Good Night by Natalia Padilla is an adorable children’s book that follows the story of a young girl through her daily rituals. Definitely for very early or beginner English readers, the story has a simple and direct plot told through easy-to-read sentences and words. The lines rhyme, a wise touch, as Padilla’s goal is to teach readers to pronounce English vowel and consonant sounds correctly. Beautifully illustrated with rich colors and hand-drawn graphics, I loved the unique look to each character. Vibrant outfits, unique expressions, and so many people of different shapes and sizes, I loved the diversity of Padilla’s character choice.
Mary, the young protagonist, pronounces at the beginning of this story, “Good night, sleep tight,” as she settles off to sleep with her pink polka dot comforter and a beautiful arrangement of stars in the window behind her. The next morning, she wakes up and tells her mother and father about her cloud-filled dreams. They then proceed to send her off to the city of Grady to find Lily from Philly. Lilly from Philly is a music teacher. Playing the piano, she introduces the reader to the keys A, B, C, D, E, F, and G. Accompanying this page is a short paragraph of sheet music created by Padilla entitled Good Night. This song presents a cute opportunity for the reader to sing the song along with Lilly from Philly and Mary.
Continuing on through Mary’s day, the reader is then introduced to “fanboys” who are “jam boys.” Otherwise known as “for,” “and,” “nor,” “but,” “or,” “yet,” and “so,” Padilla explains that fanboys connect sentences together with commas. At the end of Mary’s day, she wishes the reader once again, “Good Night sleep tight,” as she falls asleep with the cheese-colored moon and stars behind her.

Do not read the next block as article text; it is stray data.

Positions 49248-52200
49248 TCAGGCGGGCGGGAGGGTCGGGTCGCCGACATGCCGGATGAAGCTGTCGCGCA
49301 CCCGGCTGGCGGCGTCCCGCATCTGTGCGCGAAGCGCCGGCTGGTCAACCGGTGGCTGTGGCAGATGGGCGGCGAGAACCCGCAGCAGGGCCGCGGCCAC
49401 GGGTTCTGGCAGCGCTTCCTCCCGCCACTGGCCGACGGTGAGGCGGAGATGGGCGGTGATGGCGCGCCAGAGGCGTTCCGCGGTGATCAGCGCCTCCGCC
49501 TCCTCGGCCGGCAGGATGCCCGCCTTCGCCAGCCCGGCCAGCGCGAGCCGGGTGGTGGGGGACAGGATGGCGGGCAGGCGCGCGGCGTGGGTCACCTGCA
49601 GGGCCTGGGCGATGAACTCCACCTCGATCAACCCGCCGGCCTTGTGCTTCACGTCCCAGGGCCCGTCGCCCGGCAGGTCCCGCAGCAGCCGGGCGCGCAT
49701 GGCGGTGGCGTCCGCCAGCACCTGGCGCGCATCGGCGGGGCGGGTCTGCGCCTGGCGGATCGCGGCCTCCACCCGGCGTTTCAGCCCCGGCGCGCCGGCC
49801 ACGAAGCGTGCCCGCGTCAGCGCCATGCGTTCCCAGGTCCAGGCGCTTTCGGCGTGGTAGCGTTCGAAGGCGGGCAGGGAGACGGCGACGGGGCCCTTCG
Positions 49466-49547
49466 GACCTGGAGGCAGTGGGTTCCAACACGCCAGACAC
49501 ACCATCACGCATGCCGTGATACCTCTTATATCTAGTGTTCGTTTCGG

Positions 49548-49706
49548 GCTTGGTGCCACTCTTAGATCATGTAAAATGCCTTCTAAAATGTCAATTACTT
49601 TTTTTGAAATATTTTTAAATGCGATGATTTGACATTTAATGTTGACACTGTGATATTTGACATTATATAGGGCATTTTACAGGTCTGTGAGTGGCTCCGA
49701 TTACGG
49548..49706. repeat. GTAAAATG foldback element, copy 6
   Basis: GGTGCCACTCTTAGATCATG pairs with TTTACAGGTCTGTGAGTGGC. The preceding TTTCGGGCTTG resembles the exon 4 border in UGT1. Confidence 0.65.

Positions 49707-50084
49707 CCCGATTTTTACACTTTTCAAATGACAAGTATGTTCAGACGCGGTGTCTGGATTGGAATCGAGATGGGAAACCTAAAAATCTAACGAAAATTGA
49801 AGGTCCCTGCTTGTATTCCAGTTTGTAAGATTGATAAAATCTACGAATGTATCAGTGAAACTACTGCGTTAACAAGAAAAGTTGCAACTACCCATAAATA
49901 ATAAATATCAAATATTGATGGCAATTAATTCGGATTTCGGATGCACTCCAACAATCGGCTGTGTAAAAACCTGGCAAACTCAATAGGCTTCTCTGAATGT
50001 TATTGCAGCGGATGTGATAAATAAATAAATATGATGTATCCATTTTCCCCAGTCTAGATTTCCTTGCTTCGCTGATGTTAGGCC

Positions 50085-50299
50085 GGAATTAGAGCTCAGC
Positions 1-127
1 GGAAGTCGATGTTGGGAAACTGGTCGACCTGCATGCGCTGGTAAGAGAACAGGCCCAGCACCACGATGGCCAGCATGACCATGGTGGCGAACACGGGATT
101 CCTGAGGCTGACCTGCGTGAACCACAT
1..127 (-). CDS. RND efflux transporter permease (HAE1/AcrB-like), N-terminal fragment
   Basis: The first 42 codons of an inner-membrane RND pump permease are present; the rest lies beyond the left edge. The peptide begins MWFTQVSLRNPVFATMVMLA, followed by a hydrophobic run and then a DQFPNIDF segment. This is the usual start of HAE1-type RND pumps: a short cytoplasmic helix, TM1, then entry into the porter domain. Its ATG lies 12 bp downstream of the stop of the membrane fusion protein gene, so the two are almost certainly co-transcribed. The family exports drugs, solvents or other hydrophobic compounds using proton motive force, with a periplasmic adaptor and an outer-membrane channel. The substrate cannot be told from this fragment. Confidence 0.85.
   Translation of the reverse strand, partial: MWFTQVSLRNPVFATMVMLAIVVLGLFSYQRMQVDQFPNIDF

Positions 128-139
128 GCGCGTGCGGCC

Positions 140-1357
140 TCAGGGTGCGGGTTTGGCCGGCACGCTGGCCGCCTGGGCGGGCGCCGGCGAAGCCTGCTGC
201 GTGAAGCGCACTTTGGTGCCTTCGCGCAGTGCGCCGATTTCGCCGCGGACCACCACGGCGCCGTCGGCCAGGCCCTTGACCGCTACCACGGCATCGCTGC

The next day, Mary wakes up to the beaming sun in her window and goes outside to play. It is springtime, so naturally, Mary tends to her flowers and frolics in the sunshine. Depicted in this scene along with Mary are a chirping bird with her chicks, two adorable bunnies, and the smiling sun, showing Padilla’s creative touches enhancing the springtime scene.
Overall, I thought Padilla’s story was well done. I think she accomplished her goal of presenting a pleasant read that also helps listeners learn to pronounce difficult-to-say English words and phrases. However, I do wish the story was a little longer. I felt the ending of Mary’s tale was a little abrupt and the book would have been enhanced by having a few more days and scenes added in.
|Page Count||28 pages|
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